Once Upon a Time

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American History, entertainment and popular culture

So we know there won’t be a Triple Crown winner this year, but thanks to video we can watch a Triple Crown Belmont Stakes victory anyway.

First, a story. Once upon a time, two thoroughbred breeders made a deal. They agreed that the owner of pedigree brood mares would send two mares to the champion stud owned by the other owner. They flipped a coin, and the winner of the coin toss got first choice of the two foals. Then the same two mares made the same trip the next year, and the loser of the coin toss got the first choice of the second two foals, except one of the two mares failed to produce a foal the second year.

So, the winner of the coin toss took home one foal, a filly that proved to be unexceptional. The loser got the second choice from the first year — a colt, also unexceptional — and the only foal born the second year. That foal was Secretariat.

If you saw the videos of the 1973 Kentucky Derby and Preakness, you might remember that in both those races Secretariat was in last place early in the race. Then he moved up to take the lead in the stretch. According to William Nack in Secretariat: The Making of a Champion, this was how the big horse ran most of his races. Jockey Ron Turcotte felt Secretariat usually needed to settle into his stride early in a race. But once he was in his stride, he kept accelerating. For example, in the 1 1/4 mile Derby he ran each quarter mile faster than the last one. This is unusual.

Beside Secretariat, there were only four other horses in the Belmont Stakes — Pvt. Smiles, Twice a Prince, My Gallant, and Sham. Only Sham’s owner admitted to thinking his horse could beat Secretariat. Sham had run great races in the Derby and Preakness and might well have won any other year. In fact, in the Derby he would have beat the track record had not Secretariat just set a new track record.

The Belmont Stakes is the longest of the three Triple Crown races — 1 1/2 miles. Sham’s owner instructed the jockey, Laffit Pincay, to go to the lead at the beginning of the race and to try to keep the pace moderate. They probably expected Secretariat to hang back at the beginning of the race, as he usually did. But Ron Turcotte decided that if no other horse set a strong pace he’d let the big horse go to the front and set his own pace.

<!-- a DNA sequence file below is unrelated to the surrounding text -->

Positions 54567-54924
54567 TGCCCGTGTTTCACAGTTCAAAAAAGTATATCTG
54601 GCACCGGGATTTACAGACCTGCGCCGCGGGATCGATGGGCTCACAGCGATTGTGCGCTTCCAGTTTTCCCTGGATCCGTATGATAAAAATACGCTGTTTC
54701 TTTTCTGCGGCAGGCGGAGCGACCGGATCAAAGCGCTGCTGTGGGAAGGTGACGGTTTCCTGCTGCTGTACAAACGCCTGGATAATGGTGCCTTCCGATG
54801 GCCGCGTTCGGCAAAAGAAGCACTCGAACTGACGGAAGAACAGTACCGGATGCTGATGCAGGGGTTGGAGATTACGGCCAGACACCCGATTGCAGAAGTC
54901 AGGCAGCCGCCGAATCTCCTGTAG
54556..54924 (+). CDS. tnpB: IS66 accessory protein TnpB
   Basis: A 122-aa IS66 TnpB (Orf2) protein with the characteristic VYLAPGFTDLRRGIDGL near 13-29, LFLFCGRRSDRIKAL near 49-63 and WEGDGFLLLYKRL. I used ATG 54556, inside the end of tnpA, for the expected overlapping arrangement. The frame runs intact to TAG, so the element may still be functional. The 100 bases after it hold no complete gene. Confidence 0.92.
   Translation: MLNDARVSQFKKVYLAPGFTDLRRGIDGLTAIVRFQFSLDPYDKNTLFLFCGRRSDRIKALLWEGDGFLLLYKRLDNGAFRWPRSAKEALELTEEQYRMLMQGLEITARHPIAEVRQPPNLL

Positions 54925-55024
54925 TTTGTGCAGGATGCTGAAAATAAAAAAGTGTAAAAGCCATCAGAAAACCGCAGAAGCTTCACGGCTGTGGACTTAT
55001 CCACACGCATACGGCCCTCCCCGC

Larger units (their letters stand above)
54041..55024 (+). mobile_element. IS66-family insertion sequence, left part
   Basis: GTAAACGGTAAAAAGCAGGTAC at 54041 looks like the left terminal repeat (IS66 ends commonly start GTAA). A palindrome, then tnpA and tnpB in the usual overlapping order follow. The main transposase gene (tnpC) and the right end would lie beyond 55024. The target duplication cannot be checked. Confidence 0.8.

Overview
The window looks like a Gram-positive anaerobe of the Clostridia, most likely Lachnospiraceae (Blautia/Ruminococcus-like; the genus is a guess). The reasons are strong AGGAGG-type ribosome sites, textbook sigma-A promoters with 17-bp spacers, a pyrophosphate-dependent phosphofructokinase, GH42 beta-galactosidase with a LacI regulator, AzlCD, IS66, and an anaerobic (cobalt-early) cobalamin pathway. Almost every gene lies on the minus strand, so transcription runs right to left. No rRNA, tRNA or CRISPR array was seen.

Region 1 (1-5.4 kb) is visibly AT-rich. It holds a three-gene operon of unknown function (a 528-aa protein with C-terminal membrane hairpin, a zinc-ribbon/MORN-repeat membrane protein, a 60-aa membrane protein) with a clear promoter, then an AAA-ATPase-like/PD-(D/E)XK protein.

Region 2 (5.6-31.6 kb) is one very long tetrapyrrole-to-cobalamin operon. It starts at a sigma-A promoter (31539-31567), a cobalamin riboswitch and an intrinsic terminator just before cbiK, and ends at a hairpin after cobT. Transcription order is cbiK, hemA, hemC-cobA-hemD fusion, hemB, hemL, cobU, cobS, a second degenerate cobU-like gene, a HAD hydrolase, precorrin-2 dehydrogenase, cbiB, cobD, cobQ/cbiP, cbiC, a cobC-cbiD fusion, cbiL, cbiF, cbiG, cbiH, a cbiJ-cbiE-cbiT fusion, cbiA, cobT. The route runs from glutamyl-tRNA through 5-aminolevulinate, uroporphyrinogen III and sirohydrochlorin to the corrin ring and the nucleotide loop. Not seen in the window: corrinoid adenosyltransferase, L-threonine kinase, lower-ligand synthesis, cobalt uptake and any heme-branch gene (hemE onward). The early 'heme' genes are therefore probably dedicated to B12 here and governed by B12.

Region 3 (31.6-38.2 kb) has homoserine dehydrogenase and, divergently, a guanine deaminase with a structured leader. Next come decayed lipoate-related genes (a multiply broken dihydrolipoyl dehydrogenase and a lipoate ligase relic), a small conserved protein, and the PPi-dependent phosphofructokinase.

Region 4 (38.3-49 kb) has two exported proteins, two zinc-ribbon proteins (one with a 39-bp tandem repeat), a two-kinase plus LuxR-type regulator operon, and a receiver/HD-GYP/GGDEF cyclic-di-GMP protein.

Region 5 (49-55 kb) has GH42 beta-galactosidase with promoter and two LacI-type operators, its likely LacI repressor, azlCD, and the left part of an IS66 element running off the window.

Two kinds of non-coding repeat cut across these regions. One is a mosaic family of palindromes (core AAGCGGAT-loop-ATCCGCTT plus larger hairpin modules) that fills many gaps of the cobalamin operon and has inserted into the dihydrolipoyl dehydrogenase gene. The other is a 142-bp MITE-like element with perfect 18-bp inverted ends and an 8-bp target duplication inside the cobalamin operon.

So, in the video below (there’s a bigger version here) you see Sham and Secretariat both going to the front at the beginning, and they pull away from the other three horses. As they go into the first turn, they both pick up the pace. Pretty soon the two of them are running as if they were in a sprint, not a 1 1/2 mile race. Pincay knows that Sham is running too hard, but he had been ordered not to let Secretariat get ahead. Turcotte, meanwhile, feels the big horse running easily and figures he can keep it up for a while. So the two horses sprint, and reach the half-mile pole at 0:46 1/5, which was the fastest opening half mile in the history of the race.

By now Secretariat’s owners and his trainer are tearing out their hair, convinced that Ron Turcotte has gone out of his mind and will cause the horse to collapse of exhaustion before he gets to the wire. But because Secretariat is running so easily, Turcotte doesn’t realize how fast the horse is going.

At about five-eighths of a mile, Sham begins to fall apart. They’re still running at a faster pace than Man o’ War, Count Fleet, or Citation had run at that same point in the race. Over the next eighth of a mile Sham struggles, and Secretariat just glides along. At three quarters of a mile into the race, Sham is done. He drifts back and eventually finishes last. But Secretariat maintains the same sprint speed. His owners and trainer still think the horse will break down any minute. But Turcotte hasn’t taken out his whip or pushed the big horse; he is just letting him run, still not realizing they’re going at a record clip.

Now Secretariat opens the lead. On the video, you can hear the announcer Chick Anderson:

“Secretariat is blazing along! The first three-quarters of a mile in 1:09 4/5. Secretariat is widening now. He is moving like a tremendous machine!